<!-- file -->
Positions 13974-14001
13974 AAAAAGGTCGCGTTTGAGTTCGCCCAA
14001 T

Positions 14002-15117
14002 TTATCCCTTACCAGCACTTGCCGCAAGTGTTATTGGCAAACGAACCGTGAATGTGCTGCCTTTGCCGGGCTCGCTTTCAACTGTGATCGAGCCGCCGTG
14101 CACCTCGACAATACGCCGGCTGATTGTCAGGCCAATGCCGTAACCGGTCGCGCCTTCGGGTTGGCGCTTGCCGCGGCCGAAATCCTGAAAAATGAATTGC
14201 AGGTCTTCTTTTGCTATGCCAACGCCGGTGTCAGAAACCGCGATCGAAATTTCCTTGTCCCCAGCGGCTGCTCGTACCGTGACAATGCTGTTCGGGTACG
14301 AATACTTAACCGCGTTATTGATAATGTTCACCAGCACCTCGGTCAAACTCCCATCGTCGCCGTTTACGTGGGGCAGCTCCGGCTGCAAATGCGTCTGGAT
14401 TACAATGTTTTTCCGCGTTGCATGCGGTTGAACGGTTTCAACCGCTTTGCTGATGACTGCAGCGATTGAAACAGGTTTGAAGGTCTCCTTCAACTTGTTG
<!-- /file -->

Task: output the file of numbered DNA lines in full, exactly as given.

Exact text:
Positions 13974-14001
13974 AAAAAGGTCGCGTTTGAGTTCGCCCAA
14001 T

Positions 14002-15117
14002 TTATCCCTTACCAGCACTTGCCGCAAGTGTTATTGGCAAACGAACCGTGAATGTGCTGCCTTTGCCGGGCTCGCTTTCAACTGTGATCGAGCCGCCGTG
14101 CACCTCGACAATACGCCGGCTGATTGTCAGGCCAATGCCGTAACCGGTCGCGCCTTCGGGTTGGCGCTTGCCGCGGCCGAAATCCTGAAAAATGAATTGC
14201 AGGTCTTCTTTTGCTATGCCAACGCCGGTGTCAGAAACCGCGATCGAAATTTCCTTGTCCCCAGCGGCTGCTCGTACCGTGACAATGCTGTTCGGGTACG
14301 AATACTTAACCGCGTTATTGATAATGTTCACCAGCACCTCGGTCAAACTCCCATCGTCGCCGTTTACGTGGGGCAGCTCCGGCTGCAAATGCGTCTGGAT
14401 TACAATGTTTTTCCGCGTTGCATGCGGTTGAACGGTTTCAACCGCTTTGCTGATGACTGCAGCGATTGAAACAGGTTTGAAGGTCTCCTTCAACTTGTTG